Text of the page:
The Product Being Redesigned
The Orchard’s application suite Workstation was originally designed in 2006, and has become outdated both visually and out of touch with the industry.
78% of The Orchard’s revenue comes from audio content, and all this content must be entered through Workstation.
The old experience experience was a long and precarious form in a modal. Users hated this thing. It was slow, and often closed without saving. It had become difficult to maintain and was behind in style, language and interaction.
After using the system for a month for actual products I was releasing, I ran a series of workshops to start the redesign.
The workshop team consisted of a designer, a product manager, a technology director, and also the VP of Product who acted as the decision maker. It made it much easier to express more user centered experiences for me because I had actually used the system in a real life context.
In this exercise, we did a card sorting exercise to define the critical user path for Release Builder.
In another exercise, everyone is the group sketched ideas about the entire flow and we then voted on the best ideas.
The sprint allowed us to make decisions as a team, and be unified in our strategy.
Wireframes and Stakeholder Feedback
The next part of the process was for me to quickly create wireframes that were sent to members of the sprint team, and also to stakeholders. We learned that our particular audience needed more fidelity, but using comic sans helped them know that this was just a representation of designs to come.
We uncovered some pretty serious holes in requirements that were able to be updated before moving into an in-depth design or development cycle.
High Fidelity and User Testing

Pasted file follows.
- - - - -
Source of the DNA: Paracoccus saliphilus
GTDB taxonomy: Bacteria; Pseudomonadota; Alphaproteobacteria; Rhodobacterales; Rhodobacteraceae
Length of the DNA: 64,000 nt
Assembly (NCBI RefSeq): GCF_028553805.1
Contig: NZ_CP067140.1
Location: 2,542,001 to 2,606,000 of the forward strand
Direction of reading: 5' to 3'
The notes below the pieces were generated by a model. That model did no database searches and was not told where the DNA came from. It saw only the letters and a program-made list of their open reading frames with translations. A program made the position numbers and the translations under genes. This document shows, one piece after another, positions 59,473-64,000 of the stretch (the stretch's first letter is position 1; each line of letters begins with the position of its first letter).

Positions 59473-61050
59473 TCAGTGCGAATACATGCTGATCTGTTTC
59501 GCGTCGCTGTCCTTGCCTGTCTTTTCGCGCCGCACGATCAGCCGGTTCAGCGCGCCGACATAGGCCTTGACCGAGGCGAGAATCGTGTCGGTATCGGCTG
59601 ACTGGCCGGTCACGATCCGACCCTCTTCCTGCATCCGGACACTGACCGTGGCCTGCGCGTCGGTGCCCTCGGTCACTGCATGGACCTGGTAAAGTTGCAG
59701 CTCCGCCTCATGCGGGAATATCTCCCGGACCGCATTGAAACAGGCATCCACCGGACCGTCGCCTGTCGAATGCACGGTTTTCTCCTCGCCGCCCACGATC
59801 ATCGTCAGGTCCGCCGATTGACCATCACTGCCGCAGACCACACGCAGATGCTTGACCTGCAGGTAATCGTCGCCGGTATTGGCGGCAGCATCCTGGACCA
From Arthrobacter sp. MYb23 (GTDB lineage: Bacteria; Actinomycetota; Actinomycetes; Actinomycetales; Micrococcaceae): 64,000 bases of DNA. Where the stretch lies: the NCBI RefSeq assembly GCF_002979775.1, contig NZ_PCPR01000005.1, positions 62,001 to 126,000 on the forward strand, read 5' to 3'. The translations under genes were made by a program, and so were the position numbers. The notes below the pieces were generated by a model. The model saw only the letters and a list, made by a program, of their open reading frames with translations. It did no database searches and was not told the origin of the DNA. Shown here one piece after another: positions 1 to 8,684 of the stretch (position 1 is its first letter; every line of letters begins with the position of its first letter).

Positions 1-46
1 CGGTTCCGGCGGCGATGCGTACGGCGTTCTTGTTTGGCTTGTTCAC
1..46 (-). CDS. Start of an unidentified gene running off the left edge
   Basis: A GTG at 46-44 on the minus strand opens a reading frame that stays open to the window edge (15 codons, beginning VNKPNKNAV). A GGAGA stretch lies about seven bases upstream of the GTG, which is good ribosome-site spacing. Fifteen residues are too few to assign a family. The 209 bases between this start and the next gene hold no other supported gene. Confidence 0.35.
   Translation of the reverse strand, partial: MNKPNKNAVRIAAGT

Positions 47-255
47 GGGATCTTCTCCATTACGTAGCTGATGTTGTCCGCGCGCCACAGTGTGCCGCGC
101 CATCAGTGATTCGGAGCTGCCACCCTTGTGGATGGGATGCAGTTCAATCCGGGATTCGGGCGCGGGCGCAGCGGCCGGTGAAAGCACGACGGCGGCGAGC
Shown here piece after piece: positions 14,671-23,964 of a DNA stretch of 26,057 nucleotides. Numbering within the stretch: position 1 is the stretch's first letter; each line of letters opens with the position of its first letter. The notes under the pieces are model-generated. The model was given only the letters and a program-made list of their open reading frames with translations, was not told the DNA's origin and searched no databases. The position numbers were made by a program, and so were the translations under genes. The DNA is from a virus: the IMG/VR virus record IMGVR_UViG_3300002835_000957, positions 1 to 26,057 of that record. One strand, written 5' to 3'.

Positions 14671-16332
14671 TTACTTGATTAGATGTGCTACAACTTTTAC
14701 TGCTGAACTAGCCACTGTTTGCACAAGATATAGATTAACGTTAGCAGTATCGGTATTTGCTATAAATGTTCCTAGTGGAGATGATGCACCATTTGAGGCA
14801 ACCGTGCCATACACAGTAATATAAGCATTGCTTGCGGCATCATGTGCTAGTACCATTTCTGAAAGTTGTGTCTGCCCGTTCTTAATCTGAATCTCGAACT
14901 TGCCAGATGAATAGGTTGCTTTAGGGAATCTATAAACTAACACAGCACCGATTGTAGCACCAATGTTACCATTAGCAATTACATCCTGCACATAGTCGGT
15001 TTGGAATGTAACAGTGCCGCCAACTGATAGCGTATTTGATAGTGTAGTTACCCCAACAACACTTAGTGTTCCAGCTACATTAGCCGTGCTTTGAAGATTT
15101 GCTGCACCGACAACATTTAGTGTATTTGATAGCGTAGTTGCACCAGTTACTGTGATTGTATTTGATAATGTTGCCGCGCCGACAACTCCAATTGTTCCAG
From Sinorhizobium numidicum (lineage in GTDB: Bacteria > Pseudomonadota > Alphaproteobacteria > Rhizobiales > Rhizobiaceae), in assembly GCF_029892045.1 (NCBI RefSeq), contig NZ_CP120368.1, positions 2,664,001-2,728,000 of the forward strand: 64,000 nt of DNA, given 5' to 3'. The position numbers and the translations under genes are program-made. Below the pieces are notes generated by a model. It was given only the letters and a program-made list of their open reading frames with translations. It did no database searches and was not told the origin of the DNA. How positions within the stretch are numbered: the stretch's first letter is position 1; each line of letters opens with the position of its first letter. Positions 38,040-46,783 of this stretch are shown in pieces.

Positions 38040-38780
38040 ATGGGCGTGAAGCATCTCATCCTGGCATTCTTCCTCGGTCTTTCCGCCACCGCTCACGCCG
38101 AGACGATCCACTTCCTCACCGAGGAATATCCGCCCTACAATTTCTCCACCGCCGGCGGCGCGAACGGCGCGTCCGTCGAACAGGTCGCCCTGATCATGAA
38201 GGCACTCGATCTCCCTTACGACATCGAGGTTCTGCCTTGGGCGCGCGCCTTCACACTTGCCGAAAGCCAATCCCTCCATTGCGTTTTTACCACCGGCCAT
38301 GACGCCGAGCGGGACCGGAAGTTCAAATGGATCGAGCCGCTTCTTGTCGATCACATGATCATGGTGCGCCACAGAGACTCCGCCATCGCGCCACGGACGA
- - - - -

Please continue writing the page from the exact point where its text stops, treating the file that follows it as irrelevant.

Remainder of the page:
Next, I created high fidelity designs and prototyped the experience in Invision. I used Lookback.io to interview some users and validate our ideas before being developed.
We identified some problems with the designs, mainly dealing with navigation.
The next step was to work with the product managers to figure out a release plan for the new version.
The “Final” Design
In product design, there is no real final design, as things should change as users and the business change over time.
Gathering User Feedback
The initial response was overwhelmingly positive, and it allowed us to launch the redesign to launch to larger groups and continue to get more and more feedback.
After a year, we gave another survey, and found that while design and usability had improved, the bigger issue was speed and performance. The company is currently investing heavily in improving architecture and load times. Here is a rundown of findings and metrics before and after the redesign:
Learning: The system is too slow
Metric - Speed & Performance Score
- Before 2.83 / 5
- After 3.87 / 5
Learning: Users needed more tools for scheduling their product releases
Metric - Overall Customer Satisfaction Score
- Before 3.14 / 5
- After 3.75 / 5
Learning: Users wanted more feedback about errors
Metric - Rate of errors in form fields via Mouseflow
- Before 21%
- After 12%